If you have an existing website or hosting account and are working with a new designer or developer, there’s a good chance that they will request any — or all — of the login credentials listed below in order to best assist you:
- FTP. FTP credentials most commonly consist of three components: URL / IP / Host, Username, and Password. FTP access allows a developer to manage (upload, download, and edit) the files located on your server, and is often used to help make a complete backup of your website.
- cPanel / phpMyAdmin. cPanel or phpMyAdmin credentials typically consist of a Username and Password. cPanel access opens up the ability to manage almost every aspect of your website, including the option to create FTP Users. Oftentimes, cPanel access is only requested in order to access phpMyAdmin, when it can’t otherwise be accessed directly. phpMyAdmin is a tool used to manage the database(s) used by your site. Database access is critical in creating a thorough website backup.
(Note that not all websites are database-driven, but almost all CMS-driven sites — such as WordPress — are.)
- CMS. Content Management System (CMS) credentials typically consist of a Username and Password. Administrator-level user access to your CMS-driven site (such as WordPress, Wix, Squarespace, Joomla, Drupal, etc.) is a critical component in giving your developer the access they need to manage your site. Though it’s critical access to have, these user accounts can often be set up directly within the database, given that the developer has appropriate database access. Access to your CMS allows the developer to manage themes, plugins, and content more effectively.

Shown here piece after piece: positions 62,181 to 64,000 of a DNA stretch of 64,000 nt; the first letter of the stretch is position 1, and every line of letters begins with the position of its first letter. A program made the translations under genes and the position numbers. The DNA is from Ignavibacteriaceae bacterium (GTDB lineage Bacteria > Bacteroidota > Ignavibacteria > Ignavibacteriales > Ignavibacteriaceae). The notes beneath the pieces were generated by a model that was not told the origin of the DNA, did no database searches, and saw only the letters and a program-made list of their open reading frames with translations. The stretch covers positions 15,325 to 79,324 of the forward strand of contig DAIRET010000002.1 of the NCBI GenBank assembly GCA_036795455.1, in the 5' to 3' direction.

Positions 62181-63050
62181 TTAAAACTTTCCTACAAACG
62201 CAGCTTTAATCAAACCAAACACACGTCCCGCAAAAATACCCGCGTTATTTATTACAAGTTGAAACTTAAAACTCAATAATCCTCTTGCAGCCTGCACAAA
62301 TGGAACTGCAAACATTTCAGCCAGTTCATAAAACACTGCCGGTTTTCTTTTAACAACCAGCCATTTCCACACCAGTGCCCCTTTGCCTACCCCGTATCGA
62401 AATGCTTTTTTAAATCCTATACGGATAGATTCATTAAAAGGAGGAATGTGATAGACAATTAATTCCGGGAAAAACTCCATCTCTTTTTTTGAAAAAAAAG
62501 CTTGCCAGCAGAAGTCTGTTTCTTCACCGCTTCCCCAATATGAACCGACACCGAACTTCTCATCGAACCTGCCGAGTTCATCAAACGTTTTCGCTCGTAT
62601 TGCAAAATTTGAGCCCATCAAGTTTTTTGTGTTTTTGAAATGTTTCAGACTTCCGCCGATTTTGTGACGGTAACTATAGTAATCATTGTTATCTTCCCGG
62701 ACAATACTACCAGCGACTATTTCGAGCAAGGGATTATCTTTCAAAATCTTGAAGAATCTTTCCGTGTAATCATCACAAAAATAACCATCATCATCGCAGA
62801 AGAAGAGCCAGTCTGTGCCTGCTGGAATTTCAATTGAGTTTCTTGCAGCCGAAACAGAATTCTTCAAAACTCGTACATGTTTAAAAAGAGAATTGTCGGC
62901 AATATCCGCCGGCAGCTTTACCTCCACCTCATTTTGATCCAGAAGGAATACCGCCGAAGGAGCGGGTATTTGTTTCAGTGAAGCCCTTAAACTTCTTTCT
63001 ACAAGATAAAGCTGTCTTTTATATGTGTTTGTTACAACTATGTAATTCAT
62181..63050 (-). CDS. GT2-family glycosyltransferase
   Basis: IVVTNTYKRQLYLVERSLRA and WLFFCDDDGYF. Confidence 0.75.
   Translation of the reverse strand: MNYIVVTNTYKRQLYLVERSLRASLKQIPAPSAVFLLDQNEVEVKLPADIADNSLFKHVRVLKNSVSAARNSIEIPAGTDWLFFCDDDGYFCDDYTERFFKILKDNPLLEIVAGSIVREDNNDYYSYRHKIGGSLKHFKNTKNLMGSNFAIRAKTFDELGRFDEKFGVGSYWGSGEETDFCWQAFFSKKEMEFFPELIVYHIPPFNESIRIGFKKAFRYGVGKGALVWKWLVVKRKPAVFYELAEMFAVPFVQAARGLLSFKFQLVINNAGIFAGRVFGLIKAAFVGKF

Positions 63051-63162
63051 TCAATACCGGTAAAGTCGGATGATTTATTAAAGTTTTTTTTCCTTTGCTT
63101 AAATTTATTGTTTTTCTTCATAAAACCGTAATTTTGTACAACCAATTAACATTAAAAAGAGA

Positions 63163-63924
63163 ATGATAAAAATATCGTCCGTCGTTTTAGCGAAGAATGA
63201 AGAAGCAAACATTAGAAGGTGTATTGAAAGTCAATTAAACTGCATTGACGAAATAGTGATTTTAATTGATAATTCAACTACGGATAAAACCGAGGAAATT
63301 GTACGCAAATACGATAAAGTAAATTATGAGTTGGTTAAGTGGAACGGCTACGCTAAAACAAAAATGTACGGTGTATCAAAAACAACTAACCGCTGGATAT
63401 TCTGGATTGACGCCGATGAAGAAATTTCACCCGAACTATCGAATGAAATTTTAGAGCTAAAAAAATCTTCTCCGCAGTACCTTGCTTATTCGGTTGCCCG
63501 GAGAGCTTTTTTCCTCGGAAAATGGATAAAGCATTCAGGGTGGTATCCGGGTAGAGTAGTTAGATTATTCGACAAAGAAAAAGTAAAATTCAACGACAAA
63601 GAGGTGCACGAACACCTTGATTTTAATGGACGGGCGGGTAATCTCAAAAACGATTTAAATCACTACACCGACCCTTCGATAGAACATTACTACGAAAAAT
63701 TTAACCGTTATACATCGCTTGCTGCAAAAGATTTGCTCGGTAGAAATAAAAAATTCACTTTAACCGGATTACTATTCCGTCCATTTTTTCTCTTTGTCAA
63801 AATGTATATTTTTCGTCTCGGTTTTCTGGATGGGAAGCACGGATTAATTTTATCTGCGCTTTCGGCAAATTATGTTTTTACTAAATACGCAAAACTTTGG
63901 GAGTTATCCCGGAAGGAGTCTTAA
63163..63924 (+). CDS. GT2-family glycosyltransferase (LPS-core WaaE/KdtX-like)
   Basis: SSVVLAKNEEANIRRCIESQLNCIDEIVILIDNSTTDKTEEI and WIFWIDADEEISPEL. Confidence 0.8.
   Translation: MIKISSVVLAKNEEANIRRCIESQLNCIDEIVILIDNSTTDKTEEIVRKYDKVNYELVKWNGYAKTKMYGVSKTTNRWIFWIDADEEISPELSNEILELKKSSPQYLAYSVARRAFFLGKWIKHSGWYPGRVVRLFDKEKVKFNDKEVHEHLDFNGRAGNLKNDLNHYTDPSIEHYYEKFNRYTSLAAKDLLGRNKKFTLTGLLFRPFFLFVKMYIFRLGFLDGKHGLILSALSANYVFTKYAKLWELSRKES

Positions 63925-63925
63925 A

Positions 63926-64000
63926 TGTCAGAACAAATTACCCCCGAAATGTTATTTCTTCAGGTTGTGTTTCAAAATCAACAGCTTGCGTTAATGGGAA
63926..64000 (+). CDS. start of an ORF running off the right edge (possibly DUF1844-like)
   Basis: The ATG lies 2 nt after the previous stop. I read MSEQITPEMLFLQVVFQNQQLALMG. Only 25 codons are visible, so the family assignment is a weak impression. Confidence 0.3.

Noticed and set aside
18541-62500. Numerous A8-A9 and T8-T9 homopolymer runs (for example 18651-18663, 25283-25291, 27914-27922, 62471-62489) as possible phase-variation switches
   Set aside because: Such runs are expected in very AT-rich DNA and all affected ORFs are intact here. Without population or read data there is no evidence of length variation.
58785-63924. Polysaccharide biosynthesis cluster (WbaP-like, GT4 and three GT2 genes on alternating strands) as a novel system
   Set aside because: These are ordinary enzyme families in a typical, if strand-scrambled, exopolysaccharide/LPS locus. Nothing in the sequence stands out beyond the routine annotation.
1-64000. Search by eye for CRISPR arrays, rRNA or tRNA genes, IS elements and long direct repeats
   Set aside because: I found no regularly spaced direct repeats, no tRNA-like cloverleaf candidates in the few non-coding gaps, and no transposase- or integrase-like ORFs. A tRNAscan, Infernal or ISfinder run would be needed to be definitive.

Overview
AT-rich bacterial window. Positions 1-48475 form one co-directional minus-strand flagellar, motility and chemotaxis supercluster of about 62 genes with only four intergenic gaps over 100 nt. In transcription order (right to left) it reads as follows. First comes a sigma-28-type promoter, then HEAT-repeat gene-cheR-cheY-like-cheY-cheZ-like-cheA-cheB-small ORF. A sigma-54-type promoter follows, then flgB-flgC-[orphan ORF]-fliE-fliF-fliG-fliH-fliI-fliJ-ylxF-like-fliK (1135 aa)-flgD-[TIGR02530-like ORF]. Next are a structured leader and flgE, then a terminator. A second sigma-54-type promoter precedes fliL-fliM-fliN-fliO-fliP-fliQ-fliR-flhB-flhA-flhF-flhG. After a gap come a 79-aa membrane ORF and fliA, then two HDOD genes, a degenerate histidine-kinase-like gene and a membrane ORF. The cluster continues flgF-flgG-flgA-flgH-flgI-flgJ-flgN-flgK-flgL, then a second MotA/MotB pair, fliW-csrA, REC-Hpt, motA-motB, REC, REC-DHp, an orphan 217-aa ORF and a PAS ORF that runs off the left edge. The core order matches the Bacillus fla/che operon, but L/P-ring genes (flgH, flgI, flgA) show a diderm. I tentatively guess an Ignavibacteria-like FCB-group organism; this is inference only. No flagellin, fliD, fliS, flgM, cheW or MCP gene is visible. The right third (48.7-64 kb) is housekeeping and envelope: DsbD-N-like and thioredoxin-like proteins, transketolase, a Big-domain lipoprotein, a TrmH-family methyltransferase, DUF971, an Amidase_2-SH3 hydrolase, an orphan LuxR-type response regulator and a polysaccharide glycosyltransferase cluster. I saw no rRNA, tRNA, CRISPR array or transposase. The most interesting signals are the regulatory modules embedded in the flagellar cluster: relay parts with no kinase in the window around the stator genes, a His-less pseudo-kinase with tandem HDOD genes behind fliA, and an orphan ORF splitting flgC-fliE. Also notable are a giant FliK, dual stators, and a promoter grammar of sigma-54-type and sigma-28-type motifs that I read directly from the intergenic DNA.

- Web Hosting. Access to your web hosting account (such as GoDaddy, Host Gator, DreamHost, 1&1, etc.) is rarely needed for basic site maintenance when the above are provided, but may be necessary for critical configuration, billing, and account setup or management needs. Hosting account access is the highest level of access, which can ultimately be used to setup and configure all the credentials listed above.
Optional credentials, depending on the specifics of your project, could include the following:
- Analytics. If the scope of your project involves a redesign or any number of site improvements, you may be asked for access to your Analytics platform, most commonly Google Analytics. Access to Analytics gives a developer or SEO manager the ability to evaluate how your users are interacting with your site. ** See note below.
- Webmaster Tools. Access to your site’s Webmasters — whether Google, Bing, or otherwise — account is commonly requested for any project relating to how your site appears on the web, including an initial website launch, or changes to the site. Among many things, Webmasters allows a developer to submit a Sitemap of your website, helping search engines better understand the layout and importance of your site structure. ** See note below.
** In most cases, the best way to give another person access to your Google account is to add them as a user, instead of providing them your Google account login information. Please see this external article on How to Grant Access to Google Webmaster Tools. Also, see Google’s Help articles on how to Add, modify, and delete users in Analytics, or Managing users, owners, and permissions in Webmasters
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